weighing 76 tons without the engine and convoy (tender) from Liver- 
pool to Manchester in two hours thirty-nine minutes' running time. 

Stephenson continued to supply various locomotives to the Liver- 
pool and Manchester Railway with different minor improvements ; thus 
the "Mercury," built in December, 1830, had the outside frame placed 
above the driving axle, an improvement on the " Planet," which had 
the frames below the driving axle. But all these early engines of 
Stephenson were of a very unsatisfactory character. Pambour, writing 
in 1834, says of them: ''When an engine requires any repair, unless 
it be for some trifling accident, it is taken to pieces and a new one is 
constructed, which receives the same name as the first, and in the 
construction of which are made to serve all such parts of the old 
engine as are still capable of being used with advantage. The conse- 
quence of this is that a reconstructed or repaired engine is literally 
a new one. The repairs amount thus to considerable sums, but they 
include also the renewal of the engines." 

The directors of the Liverpool and Manchester Railway soon found 
tho method of working their heavy trains with four or five locomo- 
tives was far from economical, and Stephenson was required to supply 
more powerful engines for the merchandise traffic. He, therefore, 
built the " Samson " and " Goliath." These were only four-wheel 
engines, but all the wheels were made of one size and coupled together. 
The former was delivered in January, 1831, and on February 25th 
she conveyed a train weighing 164 tons (without reckoning the weight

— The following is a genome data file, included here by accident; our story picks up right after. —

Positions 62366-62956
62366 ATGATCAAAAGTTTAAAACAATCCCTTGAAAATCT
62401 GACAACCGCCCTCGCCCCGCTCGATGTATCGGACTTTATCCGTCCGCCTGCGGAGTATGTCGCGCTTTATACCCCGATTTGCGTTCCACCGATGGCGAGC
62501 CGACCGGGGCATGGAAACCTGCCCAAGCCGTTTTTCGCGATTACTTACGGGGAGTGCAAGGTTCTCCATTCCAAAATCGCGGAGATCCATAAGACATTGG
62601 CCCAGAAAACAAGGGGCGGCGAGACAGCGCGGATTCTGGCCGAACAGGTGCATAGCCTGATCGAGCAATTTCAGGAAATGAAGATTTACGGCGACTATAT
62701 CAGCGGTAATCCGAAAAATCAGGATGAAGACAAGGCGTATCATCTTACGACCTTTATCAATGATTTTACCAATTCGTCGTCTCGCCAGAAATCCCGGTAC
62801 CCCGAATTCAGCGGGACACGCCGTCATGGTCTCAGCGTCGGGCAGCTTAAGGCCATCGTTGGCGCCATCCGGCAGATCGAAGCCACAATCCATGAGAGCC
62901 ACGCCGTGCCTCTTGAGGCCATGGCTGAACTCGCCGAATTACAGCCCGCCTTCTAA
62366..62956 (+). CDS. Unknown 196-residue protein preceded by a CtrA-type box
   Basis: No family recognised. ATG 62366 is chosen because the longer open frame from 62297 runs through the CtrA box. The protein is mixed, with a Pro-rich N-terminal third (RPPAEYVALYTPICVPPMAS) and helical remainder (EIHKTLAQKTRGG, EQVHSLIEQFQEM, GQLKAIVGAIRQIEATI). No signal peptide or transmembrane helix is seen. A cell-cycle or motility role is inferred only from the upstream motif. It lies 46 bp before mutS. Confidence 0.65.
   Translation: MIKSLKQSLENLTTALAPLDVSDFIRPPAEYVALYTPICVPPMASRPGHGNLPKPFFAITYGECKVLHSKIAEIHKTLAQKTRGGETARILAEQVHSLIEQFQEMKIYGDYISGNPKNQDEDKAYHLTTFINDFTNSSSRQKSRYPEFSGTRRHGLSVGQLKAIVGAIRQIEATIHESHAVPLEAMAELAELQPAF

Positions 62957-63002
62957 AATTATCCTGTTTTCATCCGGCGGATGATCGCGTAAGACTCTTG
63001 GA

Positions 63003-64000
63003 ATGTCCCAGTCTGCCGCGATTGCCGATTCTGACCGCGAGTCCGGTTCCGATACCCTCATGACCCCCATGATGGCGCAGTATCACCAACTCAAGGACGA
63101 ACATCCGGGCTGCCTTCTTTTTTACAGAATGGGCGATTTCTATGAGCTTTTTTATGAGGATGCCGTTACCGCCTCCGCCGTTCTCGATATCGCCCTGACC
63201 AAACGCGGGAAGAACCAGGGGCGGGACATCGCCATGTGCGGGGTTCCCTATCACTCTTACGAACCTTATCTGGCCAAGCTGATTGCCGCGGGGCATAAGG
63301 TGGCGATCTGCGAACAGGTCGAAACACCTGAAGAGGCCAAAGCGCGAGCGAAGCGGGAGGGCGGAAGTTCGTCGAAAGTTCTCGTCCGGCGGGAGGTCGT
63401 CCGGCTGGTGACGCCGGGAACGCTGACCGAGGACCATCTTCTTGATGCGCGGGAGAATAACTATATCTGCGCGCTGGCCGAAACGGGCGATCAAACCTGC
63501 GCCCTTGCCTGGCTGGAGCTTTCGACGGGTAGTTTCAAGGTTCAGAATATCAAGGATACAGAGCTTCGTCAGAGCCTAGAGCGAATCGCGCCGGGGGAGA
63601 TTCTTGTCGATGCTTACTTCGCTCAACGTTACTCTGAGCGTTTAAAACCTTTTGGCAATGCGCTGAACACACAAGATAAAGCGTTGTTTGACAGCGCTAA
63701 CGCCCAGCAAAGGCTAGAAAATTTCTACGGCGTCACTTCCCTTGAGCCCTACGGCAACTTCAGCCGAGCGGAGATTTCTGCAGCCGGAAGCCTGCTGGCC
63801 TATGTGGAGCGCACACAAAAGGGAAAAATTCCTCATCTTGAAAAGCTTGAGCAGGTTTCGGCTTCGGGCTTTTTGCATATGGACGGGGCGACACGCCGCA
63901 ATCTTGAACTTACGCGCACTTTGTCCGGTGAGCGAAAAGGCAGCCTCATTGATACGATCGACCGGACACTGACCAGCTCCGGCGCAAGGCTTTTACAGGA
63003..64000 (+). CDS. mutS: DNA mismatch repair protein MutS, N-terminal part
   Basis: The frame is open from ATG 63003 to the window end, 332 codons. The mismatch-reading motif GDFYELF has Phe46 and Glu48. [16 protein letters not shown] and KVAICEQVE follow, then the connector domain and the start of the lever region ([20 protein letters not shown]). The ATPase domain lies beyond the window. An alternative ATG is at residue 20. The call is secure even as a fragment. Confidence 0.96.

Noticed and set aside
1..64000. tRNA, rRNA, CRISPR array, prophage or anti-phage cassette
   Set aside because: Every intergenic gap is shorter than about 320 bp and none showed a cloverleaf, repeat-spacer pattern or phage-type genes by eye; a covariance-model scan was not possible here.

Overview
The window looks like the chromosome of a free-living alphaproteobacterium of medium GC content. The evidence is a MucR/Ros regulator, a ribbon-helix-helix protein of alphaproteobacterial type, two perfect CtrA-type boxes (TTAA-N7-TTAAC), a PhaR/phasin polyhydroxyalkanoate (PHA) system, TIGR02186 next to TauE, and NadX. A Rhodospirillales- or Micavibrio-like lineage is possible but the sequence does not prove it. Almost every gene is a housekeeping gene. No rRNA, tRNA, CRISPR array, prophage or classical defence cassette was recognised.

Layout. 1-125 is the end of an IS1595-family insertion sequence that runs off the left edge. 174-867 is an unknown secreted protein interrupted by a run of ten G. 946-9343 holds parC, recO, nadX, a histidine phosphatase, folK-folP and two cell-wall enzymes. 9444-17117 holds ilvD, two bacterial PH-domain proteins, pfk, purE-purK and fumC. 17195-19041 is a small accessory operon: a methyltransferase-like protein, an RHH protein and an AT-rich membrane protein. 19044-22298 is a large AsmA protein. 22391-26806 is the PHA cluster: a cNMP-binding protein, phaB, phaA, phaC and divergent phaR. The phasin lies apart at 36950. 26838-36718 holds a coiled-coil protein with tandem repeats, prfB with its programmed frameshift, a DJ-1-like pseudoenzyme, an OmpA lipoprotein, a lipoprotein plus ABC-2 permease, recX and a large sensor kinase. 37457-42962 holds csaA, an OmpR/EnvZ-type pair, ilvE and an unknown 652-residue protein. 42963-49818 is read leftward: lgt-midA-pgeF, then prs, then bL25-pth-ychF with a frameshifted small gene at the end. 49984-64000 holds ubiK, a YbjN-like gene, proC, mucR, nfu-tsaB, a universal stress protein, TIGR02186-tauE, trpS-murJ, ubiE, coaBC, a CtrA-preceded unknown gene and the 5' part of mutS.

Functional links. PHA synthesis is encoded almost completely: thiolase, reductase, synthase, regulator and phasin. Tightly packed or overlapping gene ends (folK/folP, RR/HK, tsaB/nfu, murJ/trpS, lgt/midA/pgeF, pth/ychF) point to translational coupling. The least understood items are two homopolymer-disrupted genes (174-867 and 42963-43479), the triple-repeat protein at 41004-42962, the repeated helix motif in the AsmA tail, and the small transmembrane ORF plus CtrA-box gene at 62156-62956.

of engine or tender) from Liverpool to Manchester in two and a half 
hours. The dimensions of the engines were : Cylinders 1 4in. diameter, 
stroke 16in., wheels 4ft. 6in. diameter, heating surface 457.10 sq. ft. 

In 1831, the Directors of the Monkland and Kirkintilloch Railway 
decided to work their line by locomotives, and instructed Mr. Dodd, 
their engineer, to design engines for the purpose. He, however, 
merely adopted the plan used in the construction of the "Locomotion" 
(Stockton and Darlington Railway), with the cylinders placed partly 


within the boiler over the wheels, working by means of cross-heads and 
connecting-rods. He also adopted the tubular boiler, which was, of 
course, wanting in the "Locomotion." The engines were con- 
structed by Murdoch and Aitken, of Glasgow, and were the first loco- 
motives built in that city. The first was put to work on May 10th, 
1831, and the second on September 10th, 1831. The boilers of these 
t\vu locomotives were lagged with wood, and metallic packing was 
for the first time employed in connection with the pistons. The 
cylinders were 10 Jin. diameter, stroke 24in., steam pressure 501b. 
The locomotives were supported on four coupled wheels, the coupling- 
rods having ball-and-socket joints at each end. A speed of six miks 
an hour was attained with Dodd's engines, and, although of rough 
design, they were much more economical in fuel and repairs than the 
engines supplied about the same time by Stephenson to the neigh- 
bouring Glasgow and Garnkirk Railway. These latter two engines 
were named the "St. Rollox" and "George Stephenson." Their 
dimensions were as follows : 

Diamete Wheels. Weight in 

of Stroke. working 

cylinders. Driving. Leading. order. 

St. Bollox llin. 14in. 4ft. 6in. se^in. 6 tons. 

George Stephenson ... llin. 16in. 4ft. 6in. 4ft. 6in. 8 tons. 

The gauge of this line was only 4ft. Gin. The "St. Rollox" cost 
tho G. and G. Railway about 750 ; that company sold it to the 
Paisley and Renfrew Railway for 350, and the latter, in December, 
1848, when the gauge of their line was altered, disposed of 
the locomotive by auction for 13. It had wooden wheals. At 
the same auction the other two locomotives of the Paisley and Renfrew 
Railway were also sold, and realised only 20 guineas each, although 
about ten years previously the Paisley and Renfrew Railway had paid 
Murdoch, Aitken, and Co. 1,100 for each of them. They were six- 
wheel tank engines. The Scotch engines we have just been describing, 
all burnt coal in place of coke, and as they caused a good deal of smoke 
they were much objected to on that account. 

We have previously stated that upon the advice of two engineers